Pepco Region President Donna M. Cooper said Tuesday night that the utility will halt its controversial tree cutting along a transmission corridor in Potomac, at least temporarily, while she reviews complaints and considers options.
Cooper offered that concession after an occasionally contentious town hall meeting in Rockville Tuesday night with nearly 100 homeowners from Potomac and other area towns, many of whom complained that Pepco’s aggressive tree-cutting is deforesting their yards and neighborhoods in the name of electric reliability.
“Our beautiful county should now be known as ‘Stumpgomery’,” Fred Goodman, a businessman who lives in Inverness Forest subdivision of Potomac, said. “We want you to know, Ms. Cooper, that Pepco has wrought devastation to our county and continues to bring it every day on our homes, our neighborhood and the entrance-ways to our neighborhoods under the guise of proper vegetation management.”
County Executive Ike Leggett prompted the town hall meeting when he telephoned Cooper last month asking for her help after 20 Potomac homeowners met privately with him, showed him photographs of once-lush yards largely denuded by Pepco’s tree-cutting contractor, Asplundh.
Pepco has been under pressure in recent years to improve its performance after a series of storms knocked out power for hundreds of thousands of its customers. In 2011, Maryland’s Public Service Commission (PSC), which regulates utilities, fined Pepco $1 million for poor performance. The Maryland Electricity Reliability Act – sponsored by Montgomery County legislators – required regulators to set new performance standards and penalty for utilities. In response, state regulators developed new standards for improving power companies’ performance by, among other things, better “vegetation management.” The standards—known as RM 43—dictate how close tree branches can grow to different types of power lines. If a utility deems that 25 percent or more of a tree’s crown needs to be removed in order to keep all limbs the required distance from the power lines, then the tree must come down, RM 43 says.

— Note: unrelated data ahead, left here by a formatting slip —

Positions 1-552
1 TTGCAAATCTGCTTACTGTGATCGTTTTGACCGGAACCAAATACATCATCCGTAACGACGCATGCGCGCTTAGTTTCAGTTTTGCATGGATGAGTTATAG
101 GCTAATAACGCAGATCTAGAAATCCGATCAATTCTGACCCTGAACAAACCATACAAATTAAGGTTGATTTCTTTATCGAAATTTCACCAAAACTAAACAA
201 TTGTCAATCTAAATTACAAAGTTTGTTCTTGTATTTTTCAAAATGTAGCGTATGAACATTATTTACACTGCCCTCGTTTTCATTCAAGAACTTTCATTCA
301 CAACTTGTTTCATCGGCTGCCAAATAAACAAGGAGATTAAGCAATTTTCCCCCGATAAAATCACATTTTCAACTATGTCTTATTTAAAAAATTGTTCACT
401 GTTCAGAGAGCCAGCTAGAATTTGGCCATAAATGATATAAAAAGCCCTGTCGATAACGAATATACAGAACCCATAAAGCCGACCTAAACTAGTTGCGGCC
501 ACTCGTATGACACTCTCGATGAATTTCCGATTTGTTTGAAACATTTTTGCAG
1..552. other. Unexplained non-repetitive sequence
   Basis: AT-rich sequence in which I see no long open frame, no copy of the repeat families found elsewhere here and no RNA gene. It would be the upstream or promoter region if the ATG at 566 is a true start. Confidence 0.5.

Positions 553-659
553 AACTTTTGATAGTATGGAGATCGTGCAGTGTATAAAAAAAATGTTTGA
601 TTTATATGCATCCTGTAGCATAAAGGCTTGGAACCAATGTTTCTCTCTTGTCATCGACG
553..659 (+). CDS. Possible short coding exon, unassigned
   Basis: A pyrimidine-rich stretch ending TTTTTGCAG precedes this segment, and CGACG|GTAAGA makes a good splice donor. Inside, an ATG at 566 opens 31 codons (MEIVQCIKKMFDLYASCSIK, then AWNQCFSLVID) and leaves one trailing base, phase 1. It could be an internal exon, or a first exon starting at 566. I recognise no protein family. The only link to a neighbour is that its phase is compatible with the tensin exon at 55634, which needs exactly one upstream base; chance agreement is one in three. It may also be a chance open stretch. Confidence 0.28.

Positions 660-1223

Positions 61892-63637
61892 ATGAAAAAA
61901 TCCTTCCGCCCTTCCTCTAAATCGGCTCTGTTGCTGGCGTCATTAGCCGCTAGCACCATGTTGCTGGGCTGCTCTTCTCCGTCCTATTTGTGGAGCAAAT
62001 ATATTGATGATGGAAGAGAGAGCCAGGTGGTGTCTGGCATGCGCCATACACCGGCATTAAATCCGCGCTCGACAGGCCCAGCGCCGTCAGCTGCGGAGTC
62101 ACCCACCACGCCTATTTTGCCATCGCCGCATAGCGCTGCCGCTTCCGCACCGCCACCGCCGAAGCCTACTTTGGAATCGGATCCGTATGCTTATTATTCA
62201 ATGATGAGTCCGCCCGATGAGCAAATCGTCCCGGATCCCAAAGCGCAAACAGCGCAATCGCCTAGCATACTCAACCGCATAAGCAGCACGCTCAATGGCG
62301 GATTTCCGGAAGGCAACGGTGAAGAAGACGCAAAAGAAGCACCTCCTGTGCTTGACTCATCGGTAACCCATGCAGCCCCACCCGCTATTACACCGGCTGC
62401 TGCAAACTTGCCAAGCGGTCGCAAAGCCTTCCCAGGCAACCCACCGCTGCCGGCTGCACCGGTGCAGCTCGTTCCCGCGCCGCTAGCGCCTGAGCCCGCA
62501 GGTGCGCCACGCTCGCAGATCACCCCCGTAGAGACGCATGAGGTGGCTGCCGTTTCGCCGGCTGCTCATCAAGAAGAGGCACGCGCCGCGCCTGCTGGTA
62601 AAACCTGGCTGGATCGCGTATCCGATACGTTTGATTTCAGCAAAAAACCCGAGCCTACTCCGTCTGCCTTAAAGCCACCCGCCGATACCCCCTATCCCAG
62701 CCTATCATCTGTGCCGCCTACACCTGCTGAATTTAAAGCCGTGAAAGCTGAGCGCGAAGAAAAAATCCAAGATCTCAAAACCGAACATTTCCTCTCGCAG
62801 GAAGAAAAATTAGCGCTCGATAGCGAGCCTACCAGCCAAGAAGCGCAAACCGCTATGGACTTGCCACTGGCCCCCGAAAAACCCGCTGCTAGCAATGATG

Hecklers interrupted a presentation by Pepco Vice President Jerry Pasternak in which he said that the utility ran afoul of state regulators in the past because it had been too lax in its tree-trimming and that most power outages in some recent storms were tree-related.
Bethesda arborist Ann Gallagher, one of the homeowners critical of Pepco, said that the utility is cutting down trees that could be trimmed and blaming dangerous trees for its performance failures. Equipment failures caused more outages in one recent storm than falling trees, she said.
“You had to know this wasn’t going to be pleasant,” Gallagher told Cooper. “I appreciate you being here.”
In most neighborhoods in Montgomery County, Pepco asks for a homeowner’s permission before trimming or cutting down trees on their property, Pasternak told the gathering. Along Pepco’s transmission corridor in Potomac, however, the utility has evoked easements it purchased in the 1950s to assert its right to cut trees on private property – whether or not the owner agrees.
Goodman, the spokesman for aggrieved Potomac homeowners, told Cooper: “We are thousands of very irate and frustrated customers who want you to know how badly your company has mismanaged its responsibilities by heavy-handed misrepresentations of Pepco’s rights with no respect for the homeowners’ rights.”
One example of Pepco’s high-handedness, Goodman told Cooper, was that its contractors even cut down trees in a county-designated forest conservation area along its Potomac right-of-way. That prompted cries from the audience of “Shame on you, Pepco!”
“We are your customers,” Sam Tucker, a real estate developer who lives in a Potomac neighborhood abutting Pepco’s high-voltage transmission lines, told Cooper. “If any other business had treated its customers the way you have treated the citizens of Montgomery County, then they would be out of business.”
Cooper said after the meeting that she did not know how long the utility would halt cutting along its Potomac right-of-way while reviewing customer complaints and determining “next steps.”
“We are concerned about our customers,” Cooper told homeowners during the meeting. “We will communicate. I will have a follow-up.”